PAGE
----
Red Alert

This is the future of the National and ACT party

Posted by on November 26th, 2009


*Click on the image above for a full sized version

This is the future of the National and ACT party:  ACT lead researcher Andrew Falloon and the Minister for Energy’s Political Advisor Christopher Bishop.

I’m waiting for them to break out the ‘Dig Baby Dig’ T-Shirts.

57 Responses to “This is the future of the National and ACT party”

  1. Gooner says:

    Spud – I guess it’s akin to saying who would blog anonymously on the internet!!

    Might have dug a hole for myself there.

  2. Robespierre says:

    Good on Charles Chauvel for exposing this. Facebook is very public, like a postcard you send in the mail. I understand Falloon did not have any privacy settings on his Facebook page so it was up for grabs.

    IMO people who work for political parties and MPs have to be intensly loyal – often they have been hand-picked for this reason. As with employees everywhere, there must be a contractual clause about not bringing the organisation/party into disrepute whether during work hours or outside them. I have had this clause in my employment contracts for years.

    Staffers working for political parties are privy to confidential information and it has to stay this way – it’s called trust and loyalty. ACT staffer Falloon made a poor call, given that ACT is a support party to the National Govt.

    Gerry Brownlee has given hints that parts of the conservation estate are to be reopened for mining – how do we know that Abel Tasmam National Park is not one of them. We don’t but Andrew Falloon might.

    Your criticisms of Chauvel are misguided. He has put in hours of work trying to get a decent ETS for NZ, one that doesn’t favour big polluters whether brown or white. He worked hard to get the partial defence of provocation repealed. He is dedicated and loyal. Remember that.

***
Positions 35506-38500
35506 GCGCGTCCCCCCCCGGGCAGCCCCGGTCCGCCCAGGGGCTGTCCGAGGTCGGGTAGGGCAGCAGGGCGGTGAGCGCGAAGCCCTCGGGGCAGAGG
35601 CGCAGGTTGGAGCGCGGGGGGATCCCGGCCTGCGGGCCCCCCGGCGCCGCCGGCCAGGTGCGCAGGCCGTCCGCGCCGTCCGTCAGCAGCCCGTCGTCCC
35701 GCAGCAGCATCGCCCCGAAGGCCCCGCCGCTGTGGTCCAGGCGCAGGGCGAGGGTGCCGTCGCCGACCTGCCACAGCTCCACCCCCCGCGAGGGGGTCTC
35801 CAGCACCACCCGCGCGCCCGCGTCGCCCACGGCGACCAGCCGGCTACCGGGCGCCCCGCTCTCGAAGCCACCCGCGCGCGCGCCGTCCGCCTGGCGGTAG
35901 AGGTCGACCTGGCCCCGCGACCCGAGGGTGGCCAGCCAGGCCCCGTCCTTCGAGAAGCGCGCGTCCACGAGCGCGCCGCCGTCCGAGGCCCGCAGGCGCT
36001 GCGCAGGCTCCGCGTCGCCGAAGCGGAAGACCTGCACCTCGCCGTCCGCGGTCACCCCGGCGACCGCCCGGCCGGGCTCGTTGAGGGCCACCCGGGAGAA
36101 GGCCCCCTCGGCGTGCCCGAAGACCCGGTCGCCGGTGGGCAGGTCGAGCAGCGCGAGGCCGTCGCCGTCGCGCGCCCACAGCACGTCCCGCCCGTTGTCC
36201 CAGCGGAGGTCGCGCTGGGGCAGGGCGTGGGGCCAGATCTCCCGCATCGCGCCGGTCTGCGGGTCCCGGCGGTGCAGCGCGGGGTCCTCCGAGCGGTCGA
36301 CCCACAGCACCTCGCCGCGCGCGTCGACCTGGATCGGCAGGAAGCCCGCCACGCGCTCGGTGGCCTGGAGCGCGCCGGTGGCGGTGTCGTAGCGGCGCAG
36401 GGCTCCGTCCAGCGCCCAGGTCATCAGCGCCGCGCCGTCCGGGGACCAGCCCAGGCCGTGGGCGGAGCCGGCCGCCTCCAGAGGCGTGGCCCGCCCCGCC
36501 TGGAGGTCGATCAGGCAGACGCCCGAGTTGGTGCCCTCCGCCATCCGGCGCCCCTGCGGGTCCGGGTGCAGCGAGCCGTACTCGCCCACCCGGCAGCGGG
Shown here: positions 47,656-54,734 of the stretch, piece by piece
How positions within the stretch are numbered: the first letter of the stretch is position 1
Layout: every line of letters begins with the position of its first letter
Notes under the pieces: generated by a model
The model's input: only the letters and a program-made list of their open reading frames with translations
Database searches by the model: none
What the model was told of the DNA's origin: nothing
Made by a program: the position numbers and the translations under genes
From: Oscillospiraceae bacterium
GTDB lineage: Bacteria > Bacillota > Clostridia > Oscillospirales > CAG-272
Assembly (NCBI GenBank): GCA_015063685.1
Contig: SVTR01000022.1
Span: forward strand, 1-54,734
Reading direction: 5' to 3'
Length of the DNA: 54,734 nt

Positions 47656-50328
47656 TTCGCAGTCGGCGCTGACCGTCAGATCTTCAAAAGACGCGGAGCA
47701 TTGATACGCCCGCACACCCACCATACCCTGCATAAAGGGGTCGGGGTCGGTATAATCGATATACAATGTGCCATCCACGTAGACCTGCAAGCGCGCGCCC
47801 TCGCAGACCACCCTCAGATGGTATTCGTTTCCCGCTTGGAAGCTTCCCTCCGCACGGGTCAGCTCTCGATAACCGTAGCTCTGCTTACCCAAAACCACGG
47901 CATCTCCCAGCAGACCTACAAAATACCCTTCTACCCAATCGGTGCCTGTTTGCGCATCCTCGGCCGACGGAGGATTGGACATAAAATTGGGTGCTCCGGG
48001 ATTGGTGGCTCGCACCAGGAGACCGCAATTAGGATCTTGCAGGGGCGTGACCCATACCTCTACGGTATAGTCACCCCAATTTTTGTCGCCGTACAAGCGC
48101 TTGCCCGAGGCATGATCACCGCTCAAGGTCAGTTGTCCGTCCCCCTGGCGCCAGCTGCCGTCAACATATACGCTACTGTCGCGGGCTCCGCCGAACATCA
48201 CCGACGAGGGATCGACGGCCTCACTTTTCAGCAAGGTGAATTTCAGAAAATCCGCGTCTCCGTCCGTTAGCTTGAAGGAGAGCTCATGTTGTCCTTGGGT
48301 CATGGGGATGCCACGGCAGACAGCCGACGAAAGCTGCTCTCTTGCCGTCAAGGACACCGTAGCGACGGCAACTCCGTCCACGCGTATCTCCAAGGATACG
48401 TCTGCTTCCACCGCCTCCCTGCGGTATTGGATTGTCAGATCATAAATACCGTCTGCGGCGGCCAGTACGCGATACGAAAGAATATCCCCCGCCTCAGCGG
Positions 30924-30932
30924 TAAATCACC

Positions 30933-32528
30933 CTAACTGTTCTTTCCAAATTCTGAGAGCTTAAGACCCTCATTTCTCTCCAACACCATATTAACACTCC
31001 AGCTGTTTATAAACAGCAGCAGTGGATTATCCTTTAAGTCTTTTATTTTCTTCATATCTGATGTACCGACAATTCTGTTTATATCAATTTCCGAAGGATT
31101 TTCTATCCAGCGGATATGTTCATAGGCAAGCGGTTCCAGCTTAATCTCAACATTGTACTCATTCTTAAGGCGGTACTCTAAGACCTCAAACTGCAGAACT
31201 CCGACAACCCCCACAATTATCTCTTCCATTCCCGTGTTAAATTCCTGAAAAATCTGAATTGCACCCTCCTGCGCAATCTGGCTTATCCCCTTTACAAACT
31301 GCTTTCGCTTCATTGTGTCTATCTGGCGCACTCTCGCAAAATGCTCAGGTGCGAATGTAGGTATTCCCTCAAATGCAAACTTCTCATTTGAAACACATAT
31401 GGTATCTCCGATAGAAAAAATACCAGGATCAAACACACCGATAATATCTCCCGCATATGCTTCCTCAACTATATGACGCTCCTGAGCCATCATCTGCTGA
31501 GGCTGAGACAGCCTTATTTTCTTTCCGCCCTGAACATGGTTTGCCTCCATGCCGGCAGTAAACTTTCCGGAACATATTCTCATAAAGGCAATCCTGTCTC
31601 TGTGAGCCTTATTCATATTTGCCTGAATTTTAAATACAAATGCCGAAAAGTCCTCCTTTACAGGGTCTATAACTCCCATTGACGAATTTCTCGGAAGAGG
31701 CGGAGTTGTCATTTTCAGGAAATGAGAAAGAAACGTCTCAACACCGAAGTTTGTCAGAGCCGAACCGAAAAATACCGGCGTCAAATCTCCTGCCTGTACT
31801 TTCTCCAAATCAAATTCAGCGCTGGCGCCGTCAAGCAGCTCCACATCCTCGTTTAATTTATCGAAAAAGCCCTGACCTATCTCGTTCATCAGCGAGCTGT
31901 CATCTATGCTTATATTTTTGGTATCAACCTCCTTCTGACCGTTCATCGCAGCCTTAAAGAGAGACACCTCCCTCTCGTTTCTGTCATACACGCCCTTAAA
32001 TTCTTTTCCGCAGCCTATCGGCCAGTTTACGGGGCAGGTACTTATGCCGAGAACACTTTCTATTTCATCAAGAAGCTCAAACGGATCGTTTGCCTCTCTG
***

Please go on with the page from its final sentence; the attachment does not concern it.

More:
3. Nathan Mills says:

    Oh please, noone has said even once that Chauvel isn’t dedicated and loyal. On this post though, he made a bad call. It was pointless, and I think the absence of any attempt to justify it kinda proves that.
    “I just got back to my office after working to repeal – successfully – the provocation defence. That matters a lot more to me than any of this, I have to say.” is a blatant subject change.
    As for loyalty to a party, that’s just insane. If everyone in your organisation is forced to spout the party line, it’s a recipe for failure. Who’s going to pick up mistakes from an objective POV before it’s released to the public? Dissent can be very healthy for any group. Blind allegience and forced agreement isn’t.

  4. Robespierre says:

    @Nathan Mills. People in organisations often disagree and hammer out that disagreement in private. This often gets better end results. From my own personal experience, if I as a senior manager on the executive team of a private company were to go public with my dissent,even in joke form, I would get the sack.

    Being loyal to your employer when you occupy positions of trust is paramount, even if you disagree some times.

    No problem with staffers joking about this kind of thing in conversation. Posting it on Facebook , that’s the error.

  5. Nathan Mills says:

    And that would be absolutely true, if Andrew Falloon was employed by the National Party or Brownlee. He’s not.

  6. Geoff says:

    Just don’t panic. Brownlee won’t be ripping anything up. The public will not stand for it. Remember this is not a majority govt and their coalition partners are both compromised.